Dorenko was on his motorcycle when he suffered a ruptured aorta and crashed into a traffic barrier, according to Govorit Moskva, a radio station he founded in 2014, citing a coroners’ report.
The crash occurred shortly before a Victory Day fireworks display was to be held in Moscow to commemorate Russia’s defeat of Germany in World War II.
The timing of the crash raised questions in some quarters about whether he had been targeted by officials. Recent deaths of Russian media and political figures connected to the politics of the 1990s have prompted similar speculation that they were killed, possibly because of secrets they may have held.
As a broadcast commentator in the 1990s, Dorenko had supported Putin and pilloried his opponents so effectively that he earned the “TV killer” nickname.
But when he later challenged the Russian government’s stumbling response to the Kursk nuclear submarine disaster in 2000, in which 118 servicemen died, he lost his job.
On the day he died, Dorenko, who had reinvented himself on radio as a commentator and talk show host, posted a barbed comment on social media referring to the Victory Day parade.
“I find a lot of symbolism in the fact that the police and gendarmerie are especially conspicuous at the parade,” he wrote. The post recorded more than 200,000 page views.
Sergei Leonidovich Dorenko was born Oct. 18, 1959, in Kerch, Crimea, to a Soviet military pilot and a librarian. He graduated from Patrice Lumumba Peoples’ Friendship University in Moscow with a specialty in translating Spanish and Portuguese. From 1982-84, he worked as a translator in Angola, according to a biography on the website of Tass, the Russian news agency.
After military service, Dorenko joined state-run Soviet Central Television in 1985, just before censorship policies were being relaxed under President Mikhail Gorbachev’s glasnost program.
But as the Soviet Union began to crumble in 1991, Dorenko was nevertheless fired for his unvarnished reports on Soviet crackdowns in Lithuania and Latvia after they had declared independence.
With the collapse of the Soviet Union later that year, he returned to the air on newly established Russian television channels, including ORT, where he became known as an acerbic commentator. But again he was fired, this time in 1995, after broadcasting a report on President Boris Yeltsin’s shaky health as concerns grew about his electability in the 1996 presidential election. ( Yeltsin won re-election anyway.)
Dorenko was not gone for long, however. In 1996 he returned to ORT, a television station created and controlled by billionaire Boris Berezovsky. In 2013, Berezovsky was found dead under mysterious circumstances in London, where he had been based after a falling out with Putin.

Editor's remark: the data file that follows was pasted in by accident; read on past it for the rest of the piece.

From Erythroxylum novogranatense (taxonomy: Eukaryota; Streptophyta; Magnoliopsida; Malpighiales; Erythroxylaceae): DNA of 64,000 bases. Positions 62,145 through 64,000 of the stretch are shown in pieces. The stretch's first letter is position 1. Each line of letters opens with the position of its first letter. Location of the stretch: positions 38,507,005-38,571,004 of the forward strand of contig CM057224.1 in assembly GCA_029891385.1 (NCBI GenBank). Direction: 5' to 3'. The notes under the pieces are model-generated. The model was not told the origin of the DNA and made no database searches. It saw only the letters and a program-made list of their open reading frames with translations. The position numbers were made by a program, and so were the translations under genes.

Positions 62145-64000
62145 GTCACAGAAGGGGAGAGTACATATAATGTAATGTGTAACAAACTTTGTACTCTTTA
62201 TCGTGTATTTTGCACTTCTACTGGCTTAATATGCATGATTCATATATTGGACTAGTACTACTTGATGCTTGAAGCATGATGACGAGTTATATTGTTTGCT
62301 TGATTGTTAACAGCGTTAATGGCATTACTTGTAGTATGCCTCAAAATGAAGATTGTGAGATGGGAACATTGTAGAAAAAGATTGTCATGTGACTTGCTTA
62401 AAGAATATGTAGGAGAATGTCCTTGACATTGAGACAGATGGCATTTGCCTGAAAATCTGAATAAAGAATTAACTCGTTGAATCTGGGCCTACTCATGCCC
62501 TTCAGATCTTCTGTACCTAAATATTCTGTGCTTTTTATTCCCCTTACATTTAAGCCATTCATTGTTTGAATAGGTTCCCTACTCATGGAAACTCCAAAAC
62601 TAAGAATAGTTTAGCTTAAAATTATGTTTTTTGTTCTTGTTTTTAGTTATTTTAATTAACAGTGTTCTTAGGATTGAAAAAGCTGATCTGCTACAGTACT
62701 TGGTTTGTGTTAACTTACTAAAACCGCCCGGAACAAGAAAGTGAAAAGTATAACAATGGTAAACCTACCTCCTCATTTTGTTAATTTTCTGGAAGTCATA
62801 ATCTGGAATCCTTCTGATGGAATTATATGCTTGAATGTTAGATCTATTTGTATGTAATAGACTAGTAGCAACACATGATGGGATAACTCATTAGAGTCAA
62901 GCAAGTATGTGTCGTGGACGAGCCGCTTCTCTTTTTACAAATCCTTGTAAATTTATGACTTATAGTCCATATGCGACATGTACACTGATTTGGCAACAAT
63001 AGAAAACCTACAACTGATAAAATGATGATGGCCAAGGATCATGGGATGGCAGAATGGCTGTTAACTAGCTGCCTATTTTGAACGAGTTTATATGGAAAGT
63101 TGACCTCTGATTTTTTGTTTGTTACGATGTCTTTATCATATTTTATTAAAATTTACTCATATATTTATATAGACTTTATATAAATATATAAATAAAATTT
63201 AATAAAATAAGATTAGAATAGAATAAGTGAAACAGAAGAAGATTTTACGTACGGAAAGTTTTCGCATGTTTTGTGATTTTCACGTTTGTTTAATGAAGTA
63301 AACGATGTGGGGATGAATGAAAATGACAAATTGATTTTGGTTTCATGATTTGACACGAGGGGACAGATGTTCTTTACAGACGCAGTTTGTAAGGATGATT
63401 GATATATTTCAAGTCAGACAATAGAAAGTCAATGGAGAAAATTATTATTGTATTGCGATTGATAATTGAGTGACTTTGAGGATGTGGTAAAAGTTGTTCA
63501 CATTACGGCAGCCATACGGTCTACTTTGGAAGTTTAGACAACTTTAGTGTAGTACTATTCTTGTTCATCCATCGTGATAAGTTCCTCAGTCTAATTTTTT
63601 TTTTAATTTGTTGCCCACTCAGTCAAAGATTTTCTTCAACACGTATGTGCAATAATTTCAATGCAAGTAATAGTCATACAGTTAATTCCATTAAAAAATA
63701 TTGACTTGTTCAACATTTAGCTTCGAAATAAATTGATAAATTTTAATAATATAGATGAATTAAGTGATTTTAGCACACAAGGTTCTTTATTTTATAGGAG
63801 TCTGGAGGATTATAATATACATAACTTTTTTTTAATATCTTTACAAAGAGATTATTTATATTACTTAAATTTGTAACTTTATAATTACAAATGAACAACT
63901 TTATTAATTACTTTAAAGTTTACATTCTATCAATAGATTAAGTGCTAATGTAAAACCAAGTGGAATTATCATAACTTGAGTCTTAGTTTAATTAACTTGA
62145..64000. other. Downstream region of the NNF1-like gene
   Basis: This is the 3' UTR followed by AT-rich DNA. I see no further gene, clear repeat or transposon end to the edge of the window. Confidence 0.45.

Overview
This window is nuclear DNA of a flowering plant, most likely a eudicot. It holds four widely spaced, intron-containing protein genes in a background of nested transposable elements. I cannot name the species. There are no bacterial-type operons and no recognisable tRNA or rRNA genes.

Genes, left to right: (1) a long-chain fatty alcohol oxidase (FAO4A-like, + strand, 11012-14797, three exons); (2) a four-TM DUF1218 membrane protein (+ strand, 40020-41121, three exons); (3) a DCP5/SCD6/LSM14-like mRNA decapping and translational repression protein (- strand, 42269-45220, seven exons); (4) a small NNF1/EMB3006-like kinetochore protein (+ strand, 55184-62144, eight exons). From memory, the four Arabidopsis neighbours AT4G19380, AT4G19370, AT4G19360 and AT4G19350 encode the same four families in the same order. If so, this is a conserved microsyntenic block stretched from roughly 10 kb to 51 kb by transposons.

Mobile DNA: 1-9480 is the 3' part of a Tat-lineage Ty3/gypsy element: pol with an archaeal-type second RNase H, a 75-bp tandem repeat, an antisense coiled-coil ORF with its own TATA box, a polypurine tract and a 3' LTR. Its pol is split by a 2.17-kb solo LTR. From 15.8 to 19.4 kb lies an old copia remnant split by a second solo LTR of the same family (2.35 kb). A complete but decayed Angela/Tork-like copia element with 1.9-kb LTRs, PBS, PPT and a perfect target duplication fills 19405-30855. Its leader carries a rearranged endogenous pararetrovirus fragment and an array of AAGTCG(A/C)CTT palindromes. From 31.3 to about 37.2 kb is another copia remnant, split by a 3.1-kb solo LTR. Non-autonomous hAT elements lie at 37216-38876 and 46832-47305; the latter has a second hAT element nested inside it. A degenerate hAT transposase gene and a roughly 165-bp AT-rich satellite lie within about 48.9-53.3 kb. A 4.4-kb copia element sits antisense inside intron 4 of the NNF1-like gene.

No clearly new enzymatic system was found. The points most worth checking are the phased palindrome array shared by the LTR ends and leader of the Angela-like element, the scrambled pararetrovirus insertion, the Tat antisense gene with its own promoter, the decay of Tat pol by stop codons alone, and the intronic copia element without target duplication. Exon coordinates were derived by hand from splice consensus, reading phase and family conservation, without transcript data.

It was at ORT that Dorenko, as host of a weekly current affairs program, played a role in the rise of Putin, a former KGB agent who became prime minister under Yeltsin and ultimately succeeded him when Yeltsin unexpectedly resigned in 1999.
Dorenko reliably attacked Putin’s most viable opponents, including Yuri Luzhkov, Moscow’s powerful mayor at the time, and Yevgeny Primakov, who had been prime minister, foreign minister and foreign intelligence chief under Yeltsin.
In one report, Dorenko portrayed Primakov as a stooge of the North Atlantic Treaty Organization and said that NATO’s goal was “for Putin to resign and to bring Primakov to power.”
By August 2000, however, it was Putin’s turn to be on the receiving end of Dorenko’s frank commentary. In a report on the Kursk submarine disaster, in which the vessel sank in the Barents Sea after an explosion, Dorenko played footage of Putin trying to explain away the response of Russian officials, who had lied about the incident for days.
After reporting on one misleading official account, a stone-faced Dorenko — he almost never smiled on the air — told viewers point blank, “That’s not how it happened.”
“The main conclusion is that the authorities do not respect any of us,” he said. “That’s why they lie.” It was his last nationwide television broadcast.
In the 2011 interview, he said that after the Kursk report, he was told “that I had gone mad, lost it and was a traitor.”
“Everyone recoiled from me as if I was sick,” he said. “It was a frightening period.”
By 2005, however, he had bounced back again, this time as a radio journalist, for Govorit Moskva, where he was the editor-in-chief and hosted a morning show.
His death brought tributes from many liberal Russians but also a rebuke from Viktor Shenderovich, a satirist whose puppet show had been pulled off the air after it mocked Putin. He said of Dorenko on Facebook, “Scoundrels can be charismatic, there is nothing new in that.”
Dorenko’s survivors include his second wife, Yulia; their two daughters, Varvara and Vera; and two daughters, Yekaterina and Ksenia, and a son, Prokhor, from his first marriage, which ended in divorce.
This article originally appeared in The New York Times.